OBEY Convention transcends the typical

June 1, 2015

Halifax's eighth annual experimental festival was a wig flipping experience.

In the immortal words of Halifax’s OBEY Convention, the festival welcomes “weirdos, punks, jazzers, outcasts, music nerds, losers, new agers, burnouts, art geeks, and hermits.” The 2015 edition of the yearly event from Divorce Records founder Darcy Spidle blurred all notions of genre while flowing seamlessly like a jackpot spin of the radio dial. Ranking or rating performances seems inconsequential to the experiential thrills of free-jazz, eardrum-shattering techno, and freaked out punk crammed into a single night. All other fests should aspire to this kind of disparate programming and open-minded experimentation.

Bing & Ruth (Photo: Bill Thompson)

Sparing the details of a 20-hour drive from Toronto, Thursday began at the spacious Halifax Music Co-Op. Out-rock/jazz duo Not the Wind, Not the Flag kicked off the evening with a set of loose-limbed action and beauty. Up next was Brooklyn’s seven-piece drone ensemble Bing & Ruth, who filled the venue’s expanses with meditative and emotive slow motion tones. An early highlight and one of the year’s most moving performances.

Love Thy Will Be Done (Photo: Andrew Neville)

Petra Glynt (Photo: Bill Thompson)

Things ramped up on the colourfully kitsch dancefloors of LGBTQ bar Menz and Mollyz, playing host to the fest for the next three nights. Thomas Gill’s prog-R&B troupe Love Thy Will Be Done read from sheet music while swaying in sensual and futuristic fashion. The Toronto crew continued to throw down to a jolting solo set from Petra Glynt, with her gargantuan operatics sounding like Scott Walker reborn as a righteous raver. Absolutely Free closed it all off with their passionate vocals and propulsive pop-kraut.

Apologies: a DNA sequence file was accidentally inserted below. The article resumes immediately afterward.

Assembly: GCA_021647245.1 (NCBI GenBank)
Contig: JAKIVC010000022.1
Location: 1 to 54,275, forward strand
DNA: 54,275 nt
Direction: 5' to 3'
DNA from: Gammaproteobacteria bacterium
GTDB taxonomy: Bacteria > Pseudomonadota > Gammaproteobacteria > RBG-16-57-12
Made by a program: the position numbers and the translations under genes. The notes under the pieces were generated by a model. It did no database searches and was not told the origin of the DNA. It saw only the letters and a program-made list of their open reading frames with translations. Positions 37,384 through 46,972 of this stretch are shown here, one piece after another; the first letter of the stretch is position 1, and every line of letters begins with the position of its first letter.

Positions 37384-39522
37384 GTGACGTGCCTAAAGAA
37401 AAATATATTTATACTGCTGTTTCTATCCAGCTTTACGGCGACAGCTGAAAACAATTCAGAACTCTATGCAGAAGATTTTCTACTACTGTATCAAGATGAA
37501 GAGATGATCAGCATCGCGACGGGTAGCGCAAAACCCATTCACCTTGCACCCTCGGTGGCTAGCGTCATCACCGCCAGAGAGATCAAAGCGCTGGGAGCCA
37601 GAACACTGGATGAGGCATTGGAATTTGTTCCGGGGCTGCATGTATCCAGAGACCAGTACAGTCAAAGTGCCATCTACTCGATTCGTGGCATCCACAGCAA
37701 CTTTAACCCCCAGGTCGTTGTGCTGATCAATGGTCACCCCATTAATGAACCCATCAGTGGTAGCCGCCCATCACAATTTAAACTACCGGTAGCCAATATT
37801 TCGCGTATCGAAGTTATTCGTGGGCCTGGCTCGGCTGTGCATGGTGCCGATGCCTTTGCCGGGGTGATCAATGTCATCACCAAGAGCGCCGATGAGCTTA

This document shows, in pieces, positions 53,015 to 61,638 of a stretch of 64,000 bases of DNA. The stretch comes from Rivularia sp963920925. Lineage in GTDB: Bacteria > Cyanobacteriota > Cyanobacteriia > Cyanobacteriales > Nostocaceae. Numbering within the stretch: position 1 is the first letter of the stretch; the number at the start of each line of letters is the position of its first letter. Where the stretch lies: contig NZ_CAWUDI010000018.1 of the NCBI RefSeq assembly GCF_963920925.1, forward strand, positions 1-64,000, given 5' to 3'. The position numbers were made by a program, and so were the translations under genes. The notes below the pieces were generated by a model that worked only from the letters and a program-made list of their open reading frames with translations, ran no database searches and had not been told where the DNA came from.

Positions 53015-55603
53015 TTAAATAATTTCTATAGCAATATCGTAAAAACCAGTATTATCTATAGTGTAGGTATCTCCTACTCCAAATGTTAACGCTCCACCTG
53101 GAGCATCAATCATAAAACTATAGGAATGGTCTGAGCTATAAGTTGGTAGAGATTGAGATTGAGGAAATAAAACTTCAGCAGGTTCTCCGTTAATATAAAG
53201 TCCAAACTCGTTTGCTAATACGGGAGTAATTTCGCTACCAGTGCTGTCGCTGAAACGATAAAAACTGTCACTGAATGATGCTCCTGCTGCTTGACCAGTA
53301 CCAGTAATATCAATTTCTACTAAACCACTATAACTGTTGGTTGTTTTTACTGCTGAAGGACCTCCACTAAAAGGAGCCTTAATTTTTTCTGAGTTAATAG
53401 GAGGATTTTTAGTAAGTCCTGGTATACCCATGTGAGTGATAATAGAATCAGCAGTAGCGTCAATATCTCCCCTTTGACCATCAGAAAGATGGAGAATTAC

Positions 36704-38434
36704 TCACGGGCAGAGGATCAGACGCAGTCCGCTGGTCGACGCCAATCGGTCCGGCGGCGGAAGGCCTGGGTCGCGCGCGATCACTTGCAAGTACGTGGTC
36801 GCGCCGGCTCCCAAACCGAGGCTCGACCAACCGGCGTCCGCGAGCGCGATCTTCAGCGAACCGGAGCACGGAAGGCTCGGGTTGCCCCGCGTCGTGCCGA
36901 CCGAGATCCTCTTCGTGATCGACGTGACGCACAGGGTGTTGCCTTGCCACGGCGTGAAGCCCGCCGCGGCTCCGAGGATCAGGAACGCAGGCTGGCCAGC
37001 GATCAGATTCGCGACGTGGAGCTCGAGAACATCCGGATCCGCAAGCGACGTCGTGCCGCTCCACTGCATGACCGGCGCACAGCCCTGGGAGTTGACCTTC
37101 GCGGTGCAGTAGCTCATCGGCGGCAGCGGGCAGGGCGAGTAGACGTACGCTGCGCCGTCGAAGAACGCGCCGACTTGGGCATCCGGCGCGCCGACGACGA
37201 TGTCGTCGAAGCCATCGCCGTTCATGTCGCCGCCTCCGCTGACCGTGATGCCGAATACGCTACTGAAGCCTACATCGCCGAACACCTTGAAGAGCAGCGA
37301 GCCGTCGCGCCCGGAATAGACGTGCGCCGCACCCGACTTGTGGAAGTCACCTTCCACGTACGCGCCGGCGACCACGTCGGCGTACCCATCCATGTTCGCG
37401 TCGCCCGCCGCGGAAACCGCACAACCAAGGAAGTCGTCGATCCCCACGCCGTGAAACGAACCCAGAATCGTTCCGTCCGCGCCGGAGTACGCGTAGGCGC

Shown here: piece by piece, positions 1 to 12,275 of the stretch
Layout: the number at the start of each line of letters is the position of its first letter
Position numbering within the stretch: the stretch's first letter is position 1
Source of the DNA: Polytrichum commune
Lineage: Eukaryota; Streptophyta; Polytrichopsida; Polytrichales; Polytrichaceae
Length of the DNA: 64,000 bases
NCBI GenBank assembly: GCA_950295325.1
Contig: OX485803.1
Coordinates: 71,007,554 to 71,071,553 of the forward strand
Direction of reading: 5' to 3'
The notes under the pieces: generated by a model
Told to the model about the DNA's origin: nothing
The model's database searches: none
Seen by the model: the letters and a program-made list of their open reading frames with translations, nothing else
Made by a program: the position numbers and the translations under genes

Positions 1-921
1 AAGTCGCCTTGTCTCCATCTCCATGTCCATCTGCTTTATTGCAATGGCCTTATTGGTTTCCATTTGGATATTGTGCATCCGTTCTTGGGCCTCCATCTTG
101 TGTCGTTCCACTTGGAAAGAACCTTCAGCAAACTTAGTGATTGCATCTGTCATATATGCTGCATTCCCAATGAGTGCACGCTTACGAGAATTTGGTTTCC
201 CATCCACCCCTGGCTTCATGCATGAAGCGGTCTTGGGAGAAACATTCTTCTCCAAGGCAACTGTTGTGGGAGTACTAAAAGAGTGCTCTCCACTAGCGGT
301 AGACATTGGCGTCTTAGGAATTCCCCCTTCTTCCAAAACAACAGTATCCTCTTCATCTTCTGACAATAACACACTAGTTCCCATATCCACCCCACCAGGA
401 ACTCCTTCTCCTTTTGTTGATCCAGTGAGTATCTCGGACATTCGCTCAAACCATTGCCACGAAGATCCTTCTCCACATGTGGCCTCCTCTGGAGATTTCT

Peter Brötzmann (Photo: Bill Thompson)

Friday was a banner night. First up at the Fort Massey Church was Last Lizard, the latest guise of Dirty Beaches’ Alex Zhang Hungtai. Expanding on the cinematic drift of his 2014 release Stateless, this set of saxophone loops conjured daydreams in soft focus. Of course, nothing could provide a fitting introduction for the masterclass performance from free-jazz legend Peter Brötzmann. The 75-year-old measured up to his nicknames “Machine Gun” and “The Living Ball of Fire” with fiercely powerful, mournful blow-outs on multiple horns, leaving countless minds expanded.

Container (Photo: Bill Thompson)

Bouncing back to Menz and Mollyz, the discotheque sound system kicked into overdrive for the head-tripped electronics of JFM. Phoebé Guillemot a.k.a. RAMZi sliced through the air with her glitched dancehall and jungle mutations, before Providence, Rhode Island’s Container obliterated the room (and smoked out the speakers) with pounding noise-techno. This flashed back to an equally unrelenting set from Pete Swanson at OBEY 2013 with dome-wrecking déjà vu.

Buck Gooter (Photo: Bill Thompson)

As if the night hadn’t offered enough already, Friday continued to careen with a late show at the Bus Stop Theatre. Montreal’s Gashrat formed a circle pit for their free-squealing blasts of punk damage, winning legions of new fans in the process. Up last were Virginia’s infamous Buck Gooter, who provided the biggest jaw-drop of the festival. Imagine a ramshackle industrial blues duo throwing down rage raps about sex with a hornet’s nest while karate kicking wind chimes and playing a theremin with a bubble gun, if that even sounds plausible. Bizarre, beautiful, harrowing, and real, The Goot must be experienced to be believed.